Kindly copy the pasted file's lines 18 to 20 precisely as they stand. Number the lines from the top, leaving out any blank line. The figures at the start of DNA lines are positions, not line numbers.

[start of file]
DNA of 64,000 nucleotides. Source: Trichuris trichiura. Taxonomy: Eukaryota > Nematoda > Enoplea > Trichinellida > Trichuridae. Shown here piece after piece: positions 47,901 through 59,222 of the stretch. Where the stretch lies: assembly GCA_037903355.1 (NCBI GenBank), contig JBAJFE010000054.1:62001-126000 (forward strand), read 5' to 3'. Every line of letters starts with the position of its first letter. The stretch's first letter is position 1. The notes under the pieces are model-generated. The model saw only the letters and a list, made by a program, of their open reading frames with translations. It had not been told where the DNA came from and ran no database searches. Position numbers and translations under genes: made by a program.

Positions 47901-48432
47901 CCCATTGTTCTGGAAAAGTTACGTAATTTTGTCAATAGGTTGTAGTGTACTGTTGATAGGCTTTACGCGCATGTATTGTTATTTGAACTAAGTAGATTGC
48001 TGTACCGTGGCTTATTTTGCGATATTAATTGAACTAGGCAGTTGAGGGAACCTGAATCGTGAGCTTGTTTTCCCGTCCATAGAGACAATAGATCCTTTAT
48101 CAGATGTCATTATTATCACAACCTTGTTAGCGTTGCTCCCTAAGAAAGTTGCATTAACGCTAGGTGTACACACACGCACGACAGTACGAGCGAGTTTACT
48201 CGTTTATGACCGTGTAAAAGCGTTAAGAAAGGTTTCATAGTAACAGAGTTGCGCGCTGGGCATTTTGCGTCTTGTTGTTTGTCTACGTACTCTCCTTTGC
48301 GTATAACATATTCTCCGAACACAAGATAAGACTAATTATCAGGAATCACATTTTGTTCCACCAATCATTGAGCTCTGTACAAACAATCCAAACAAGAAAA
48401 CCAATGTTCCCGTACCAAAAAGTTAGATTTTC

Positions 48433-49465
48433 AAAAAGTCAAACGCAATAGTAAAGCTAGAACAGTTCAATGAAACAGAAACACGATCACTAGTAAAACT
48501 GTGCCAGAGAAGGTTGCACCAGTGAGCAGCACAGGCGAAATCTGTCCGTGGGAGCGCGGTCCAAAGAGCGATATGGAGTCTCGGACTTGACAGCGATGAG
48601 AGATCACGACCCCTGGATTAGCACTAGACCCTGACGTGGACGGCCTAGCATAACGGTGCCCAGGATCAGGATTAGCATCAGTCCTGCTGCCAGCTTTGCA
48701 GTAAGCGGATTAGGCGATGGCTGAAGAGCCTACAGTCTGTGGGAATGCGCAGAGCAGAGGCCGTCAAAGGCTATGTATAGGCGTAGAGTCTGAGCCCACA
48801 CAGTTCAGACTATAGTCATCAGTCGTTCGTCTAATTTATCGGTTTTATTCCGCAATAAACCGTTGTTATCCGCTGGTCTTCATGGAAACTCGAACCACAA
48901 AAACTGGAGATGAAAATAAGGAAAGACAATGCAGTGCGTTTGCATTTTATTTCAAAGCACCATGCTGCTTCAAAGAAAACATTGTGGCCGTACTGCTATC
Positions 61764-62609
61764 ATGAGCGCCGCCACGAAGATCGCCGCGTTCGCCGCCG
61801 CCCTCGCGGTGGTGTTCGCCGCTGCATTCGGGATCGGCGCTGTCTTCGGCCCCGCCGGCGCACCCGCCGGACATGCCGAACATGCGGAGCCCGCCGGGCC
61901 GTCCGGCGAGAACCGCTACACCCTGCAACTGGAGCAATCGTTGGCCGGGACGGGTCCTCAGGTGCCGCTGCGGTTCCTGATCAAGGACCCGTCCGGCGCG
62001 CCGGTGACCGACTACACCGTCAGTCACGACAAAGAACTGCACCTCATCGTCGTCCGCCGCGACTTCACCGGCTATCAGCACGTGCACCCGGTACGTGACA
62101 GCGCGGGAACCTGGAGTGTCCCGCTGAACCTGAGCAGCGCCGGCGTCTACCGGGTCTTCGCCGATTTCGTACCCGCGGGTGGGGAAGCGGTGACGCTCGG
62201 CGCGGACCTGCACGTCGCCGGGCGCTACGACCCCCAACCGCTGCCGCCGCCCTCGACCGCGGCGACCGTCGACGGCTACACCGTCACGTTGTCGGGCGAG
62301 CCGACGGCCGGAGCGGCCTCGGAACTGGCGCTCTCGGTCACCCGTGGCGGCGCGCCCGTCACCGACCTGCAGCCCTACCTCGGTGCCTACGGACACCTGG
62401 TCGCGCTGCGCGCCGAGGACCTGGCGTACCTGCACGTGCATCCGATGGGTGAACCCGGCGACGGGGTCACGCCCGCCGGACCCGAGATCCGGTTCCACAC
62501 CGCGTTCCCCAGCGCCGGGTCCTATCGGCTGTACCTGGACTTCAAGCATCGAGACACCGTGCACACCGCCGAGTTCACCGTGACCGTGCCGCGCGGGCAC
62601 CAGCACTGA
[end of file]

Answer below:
61801 CCCTCGCGGTGGTGTTCGCCGCTGCATTCGGGATCGGCGCTGTCTTCGGCCCCGCCGGCGCACCCGCCGGACATGCCGAACATGCGGAGCCCGCCGGGCC
61901 GTCCGGCGAGAACCGCTACACCCTGCAACTGGAGCAATCGTTGGCCGGGACGGGTCCTCAGGTGCCGCTGCGGTTCCTGATCAAGGACCCGTCCGGCGCG
62001 CCGGTGACCGACTACACCGTCAGTCACGACAAAGAACTGCACCTCATCGTCGTCCGCCGCGACTTCACCGGCTATCAGCACGTGCACCCGGTACGTGACA